Lata Mangeshkar, about whom the music director Naushad once said, “The very heart of India throbs in your voice”, died on Sunday in Mumbai, PTI reported. She was 92.
The playback singer had been hospitalised on January 8 following a diagnosis of pneumonia and Covid-19. Although she recovered from both illnesses, she continued to be under observation at the hospital.
Mangeshkar was cremated with full state honours at Mumbai’s Shivaji Park on Sunday evening, PTI reported. Before that, her body was taken to her home in South Mumbai’s Peddar Road around 12.30 pm.
The Union government has decided to observe a two-day state mourning as a mark of respect to Mangeshkar, the agency quoted officials as saying. The national flag will fly at half mast from February 6 to February 7.
Musical career and legacy
Mangeshkar is a recipient of the Bharat Ratna, Padma Vibhushan, Padma Bhushan and Dadasaheb Phalke awards. Her career began in the 1940s and endured all the way into the present. She worked with nearly every director of repute. She was the singing voice of every major Hindi film heroine, from Madhubala to Preity Zinta.
Mangeshkar sang mostly in Hindi but also in other languages, including her native Marathi and Bengali. She even performed in Bahasa Indonesia in the 1970s and 1980s. Scholars are still debating the exact number of songs she has sung – at least 25,000, according to one account.
Mangeshkar was born on September 28, 1929, in Indore. Her father, Deenananth Mangeshkar, was a stage actor, Hindustani classical singer and composer for musical plays in the Marathi performance style known as Natya Sangeet. She was the eldest of five children. All her siblings – Meena, Asha, Usha and Hridaynath – have been involved with music either as singers or composers .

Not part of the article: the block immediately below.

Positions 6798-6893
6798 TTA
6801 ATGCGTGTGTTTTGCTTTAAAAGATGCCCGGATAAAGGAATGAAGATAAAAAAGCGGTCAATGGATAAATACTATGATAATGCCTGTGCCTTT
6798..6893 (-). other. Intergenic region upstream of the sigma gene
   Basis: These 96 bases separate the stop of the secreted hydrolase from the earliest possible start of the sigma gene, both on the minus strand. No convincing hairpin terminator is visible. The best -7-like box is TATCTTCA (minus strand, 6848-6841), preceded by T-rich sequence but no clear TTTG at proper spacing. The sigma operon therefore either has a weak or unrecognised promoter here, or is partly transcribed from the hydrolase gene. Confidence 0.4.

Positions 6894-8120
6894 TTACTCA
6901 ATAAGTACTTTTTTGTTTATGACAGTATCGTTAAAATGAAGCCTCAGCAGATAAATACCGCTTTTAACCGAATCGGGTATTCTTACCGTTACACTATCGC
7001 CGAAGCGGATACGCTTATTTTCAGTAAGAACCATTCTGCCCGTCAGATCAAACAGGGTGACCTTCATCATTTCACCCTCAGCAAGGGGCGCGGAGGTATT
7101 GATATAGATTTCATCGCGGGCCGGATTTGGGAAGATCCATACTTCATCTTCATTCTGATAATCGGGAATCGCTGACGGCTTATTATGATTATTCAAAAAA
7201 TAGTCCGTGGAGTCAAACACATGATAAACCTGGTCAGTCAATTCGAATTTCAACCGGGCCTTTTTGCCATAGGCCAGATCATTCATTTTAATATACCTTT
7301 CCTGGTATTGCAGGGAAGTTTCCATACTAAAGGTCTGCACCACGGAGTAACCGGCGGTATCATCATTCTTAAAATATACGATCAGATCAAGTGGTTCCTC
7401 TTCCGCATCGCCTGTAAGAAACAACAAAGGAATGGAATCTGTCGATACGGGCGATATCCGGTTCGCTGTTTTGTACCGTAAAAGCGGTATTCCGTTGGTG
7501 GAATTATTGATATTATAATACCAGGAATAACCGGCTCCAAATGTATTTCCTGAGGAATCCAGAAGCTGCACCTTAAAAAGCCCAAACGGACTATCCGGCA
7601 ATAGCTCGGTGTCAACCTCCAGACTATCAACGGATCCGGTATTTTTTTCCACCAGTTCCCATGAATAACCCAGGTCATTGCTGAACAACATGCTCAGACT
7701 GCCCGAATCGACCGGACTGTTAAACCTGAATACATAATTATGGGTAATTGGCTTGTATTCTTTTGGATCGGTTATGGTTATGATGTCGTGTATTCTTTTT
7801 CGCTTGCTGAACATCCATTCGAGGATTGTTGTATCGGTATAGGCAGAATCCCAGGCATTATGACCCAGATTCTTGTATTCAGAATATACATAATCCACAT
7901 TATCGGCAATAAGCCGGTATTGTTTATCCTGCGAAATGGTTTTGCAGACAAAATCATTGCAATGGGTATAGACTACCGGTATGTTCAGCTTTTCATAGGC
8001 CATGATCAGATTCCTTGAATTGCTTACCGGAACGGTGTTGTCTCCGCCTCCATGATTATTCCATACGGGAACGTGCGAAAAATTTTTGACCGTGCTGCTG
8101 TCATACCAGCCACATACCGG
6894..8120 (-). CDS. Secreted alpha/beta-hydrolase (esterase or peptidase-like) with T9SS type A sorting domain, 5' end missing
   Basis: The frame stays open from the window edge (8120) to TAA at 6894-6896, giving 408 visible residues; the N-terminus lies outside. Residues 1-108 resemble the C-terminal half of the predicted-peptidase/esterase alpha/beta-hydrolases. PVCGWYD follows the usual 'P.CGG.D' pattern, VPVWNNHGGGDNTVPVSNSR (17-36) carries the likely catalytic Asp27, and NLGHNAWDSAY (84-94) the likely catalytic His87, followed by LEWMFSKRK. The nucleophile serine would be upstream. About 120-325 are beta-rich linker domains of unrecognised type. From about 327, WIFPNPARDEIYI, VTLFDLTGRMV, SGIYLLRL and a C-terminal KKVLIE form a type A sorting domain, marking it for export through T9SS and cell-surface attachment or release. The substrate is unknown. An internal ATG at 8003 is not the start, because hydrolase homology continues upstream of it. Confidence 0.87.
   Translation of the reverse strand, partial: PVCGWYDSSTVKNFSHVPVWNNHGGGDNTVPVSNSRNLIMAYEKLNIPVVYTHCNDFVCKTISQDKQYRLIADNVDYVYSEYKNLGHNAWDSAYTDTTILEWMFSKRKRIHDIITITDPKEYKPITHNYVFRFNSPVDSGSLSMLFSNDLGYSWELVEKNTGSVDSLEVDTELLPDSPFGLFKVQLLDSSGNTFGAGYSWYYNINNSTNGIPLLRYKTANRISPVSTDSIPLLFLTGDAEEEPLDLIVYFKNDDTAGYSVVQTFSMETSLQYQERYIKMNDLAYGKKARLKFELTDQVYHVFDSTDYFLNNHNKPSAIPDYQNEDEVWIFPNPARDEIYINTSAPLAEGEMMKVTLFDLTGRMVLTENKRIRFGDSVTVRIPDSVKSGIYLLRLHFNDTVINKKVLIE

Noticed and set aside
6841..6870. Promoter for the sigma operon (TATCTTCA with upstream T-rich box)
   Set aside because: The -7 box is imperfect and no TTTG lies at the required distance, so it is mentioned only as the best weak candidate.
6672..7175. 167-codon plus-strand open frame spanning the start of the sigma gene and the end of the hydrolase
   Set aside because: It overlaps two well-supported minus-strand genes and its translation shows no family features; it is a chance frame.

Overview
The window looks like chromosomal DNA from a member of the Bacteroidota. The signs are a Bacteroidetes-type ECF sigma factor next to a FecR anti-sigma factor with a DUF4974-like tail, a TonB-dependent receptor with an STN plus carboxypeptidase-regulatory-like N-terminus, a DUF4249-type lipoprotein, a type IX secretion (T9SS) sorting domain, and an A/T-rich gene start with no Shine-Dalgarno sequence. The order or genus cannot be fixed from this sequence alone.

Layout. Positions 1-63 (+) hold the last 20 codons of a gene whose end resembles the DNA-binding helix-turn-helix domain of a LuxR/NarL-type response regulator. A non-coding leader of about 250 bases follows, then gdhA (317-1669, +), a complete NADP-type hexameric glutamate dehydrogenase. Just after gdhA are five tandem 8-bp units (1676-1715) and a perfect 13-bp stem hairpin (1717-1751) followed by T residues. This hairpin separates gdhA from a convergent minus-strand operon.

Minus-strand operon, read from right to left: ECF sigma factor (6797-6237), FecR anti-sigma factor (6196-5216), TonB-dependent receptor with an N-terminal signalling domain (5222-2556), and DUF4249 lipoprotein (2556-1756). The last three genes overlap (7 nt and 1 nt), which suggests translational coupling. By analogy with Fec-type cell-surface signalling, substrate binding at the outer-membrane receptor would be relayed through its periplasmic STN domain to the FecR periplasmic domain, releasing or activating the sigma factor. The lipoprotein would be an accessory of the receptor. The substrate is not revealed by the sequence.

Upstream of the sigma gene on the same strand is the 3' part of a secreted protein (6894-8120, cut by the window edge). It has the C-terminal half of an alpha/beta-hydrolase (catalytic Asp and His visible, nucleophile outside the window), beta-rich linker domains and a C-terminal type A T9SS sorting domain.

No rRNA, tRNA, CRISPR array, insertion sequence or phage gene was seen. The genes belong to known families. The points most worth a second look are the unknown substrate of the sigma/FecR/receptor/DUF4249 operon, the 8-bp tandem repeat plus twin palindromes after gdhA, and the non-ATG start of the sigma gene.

Mangeshkar first performed on the stage in Sholapur at the age of nine. The classically trained singer frequently sang in plays with her father, and also performed with him on the radio when she was 11.
The family fell on bad times in the 1940s and Deenanath Mangeshkar died in 1942.
Mangeshkar, who was 13 at the time, began acting in Marathi films to support the family. She sang a few lines for a song in Gajabhau (1943), one of the four productions in which she appeared. She also starred in Hindi movies, but preferred to go behind the microphone.
In 1945, Mangeshkar had a small role in the Hindi film Badi Maa, which starred singing star Noor Jehan – they would go on to share a strong friendship. Mangeshkar sang Mata Tere Charnon Mein in the movie. Other assignments followed in 1948 for the films Majboor and Ziddi. In 1949 came the movie that marked Mangeskhar’s ascent – Kamal Amrohi’s Mahal, which included the blockbuster song Aayega Aanewala.
Apart from emerging as one of the major star singers in Hindi cinema along with her sister, Asha Bhosle, Mangeshkar fought hard to protect her professional status. She was known to drive a hard bargain over songs credits and assignments, in the process rubbing her rivals, composers and male collaborators the wrong way. She also spoke strongly out against remixes, deriding them for their lack of imagination.
Over the years, she came to be the gold standard against which singers were measured. Mangeshkar represented “the ultimate measure of sweetness in a woman’s voice”, film critic Raghava Menon once wrote. “Its chief characteristic was the skillful use of a particular kind of falsetto which did not exist in quite the same way before her coming … Lata brought this curiously stupefying voice into our light music. And the technique narcotised all forms of light music.”